Through another board I had been exploring evaluation strategies, identifying that the number of repins, likes and comments was an overt way to see whether an organisation’s pinning has engaged with its community. Whether library pinning can be shown to be effective at sending significant traffic to library websites or catalogues awaits evidence that libraries are yet to provide.  I reported two examples of libraries who had engaged with pinners from their communities by providing a topic.

Beyond the topic, my Pinterest post demonstrates an understanding of social networking technologies which I tried to apply in all my posts: networking through “link love” (Crosby, 2010, p. 72). When mentioning the fellow student with whom I experimented at collaborative pinning, I linked to her own post. I believe that selective use of HTML links to connect with other people is the foundation of online social networks. It is not enough to rely on social network sites’ built in linking features.

Participatory library – concepts, theory and practice

350 words to critique ASU LibraryChannels against “4Cs” (content creation, conversation, community and collaboration) can only barely touch these four of the plethora of themes bandied about with “Library 2.0”. Aside from brevity, it was difficult to critique against conceptual standards that ASU Libraries did not overtly state to be their objectives.  None of their channels declared any two-way intentions: In Youtube and Twitter they stated only an intention to broadcast news and information and made no overall purpose statements at all in Facebook. Sometimes one-way communication is more suitable to purpose than two-way. For example: when parties are not in equivalent positions with respect to knowledge or goals.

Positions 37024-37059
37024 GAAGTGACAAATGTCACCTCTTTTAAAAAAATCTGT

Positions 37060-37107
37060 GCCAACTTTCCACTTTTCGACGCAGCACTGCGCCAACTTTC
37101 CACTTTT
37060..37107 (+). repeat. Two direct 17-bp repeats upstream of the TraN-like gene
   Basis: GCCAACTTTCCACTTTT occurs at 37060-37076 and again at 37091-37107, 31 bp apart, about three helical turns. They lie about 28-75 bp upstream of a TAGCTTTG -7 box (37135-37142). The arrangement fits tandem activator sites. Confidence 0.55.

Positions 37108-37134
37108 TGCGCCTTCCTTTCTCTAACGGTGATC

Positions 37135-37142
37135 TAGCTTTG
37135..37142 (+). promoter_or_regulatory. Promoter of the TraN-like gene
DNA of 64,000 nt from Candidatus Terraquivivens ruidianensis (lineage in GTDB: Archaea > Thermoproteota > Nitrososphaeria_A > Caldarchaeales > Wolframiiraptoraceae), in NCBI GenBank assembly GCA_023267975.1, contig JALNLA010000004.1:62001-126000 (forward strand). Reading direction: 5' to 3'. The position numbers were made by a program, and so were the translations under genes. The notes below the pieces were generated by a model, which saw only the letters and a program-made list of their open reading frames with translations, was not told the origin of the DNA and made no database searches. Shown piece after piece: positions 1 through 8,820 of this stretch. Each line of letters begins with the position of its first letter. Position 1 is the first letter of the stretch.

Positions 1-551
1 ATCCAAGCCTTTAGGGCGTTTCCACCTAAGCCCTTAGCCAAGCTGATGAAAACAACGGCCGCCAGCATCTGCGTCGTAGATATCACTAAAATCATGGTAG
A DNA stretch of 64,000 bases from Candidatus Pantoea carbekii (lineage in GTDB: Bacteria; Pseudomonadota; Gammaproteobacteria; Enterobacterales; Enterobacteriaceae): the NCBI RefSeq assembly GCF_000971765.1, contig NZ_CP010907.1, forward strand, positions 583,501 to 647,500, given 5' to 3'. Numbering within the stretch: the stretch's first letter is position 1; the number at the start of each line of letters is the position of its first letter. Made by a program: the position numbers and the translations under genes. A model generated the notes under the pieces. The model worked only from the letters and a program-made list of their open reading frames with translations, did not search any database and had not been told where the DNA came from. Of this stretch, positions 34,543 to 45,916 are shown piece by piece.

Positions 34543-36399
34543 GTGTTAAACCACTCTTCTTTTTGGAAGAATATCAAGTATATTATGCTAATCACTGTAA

While Mathews (2009) stated that it is the social part of social software that is most crucial; and in many respects I agree, the realm of “social” interaction is more diverse than conversation.  Speech itself is a social medium, yet sometimes conversation is neither the best means nor appropriate goal of speech. Therefore perhaps it is no great failure to effectively present one-way communication even where intereactive features are available.

In my dissenting view, many concepts theories and practices were misappropriated under the 2.0 hype. For just one example, I believe that the cycle of communication to discover, provide, evaluate, and improve against customer needs (Casey & Savastinuk, 2006) is actually a pre-existing fundamental standard of librarianship.

Issue – SNissue

My 5 key points on social media policy tried to convey my understanding that:

  • Policies form at the intersection of institutional objectives, legal regulations, social mores and individual freedoms.
  • Specific behavioural guidance is best given through guidelines and training that differentiate between legal and contractual obligations.
  • And, some areas of activity (such as use of third-party tools in education) raise issues that have not yet had all wrinkles ironed out in either policy or guideline.

Again 350 words (nor yet three times that if I try to twist the aforementioned posts into this learning objective) will barely touch a sliver of the social, cultural, educational, ethical or technical management issues that exist and evolve in computer mediated social networking. However this post did refer to a selection of other policies relevant to such issues that ought to be reviewed to make clear their application in the context of social media behaviours.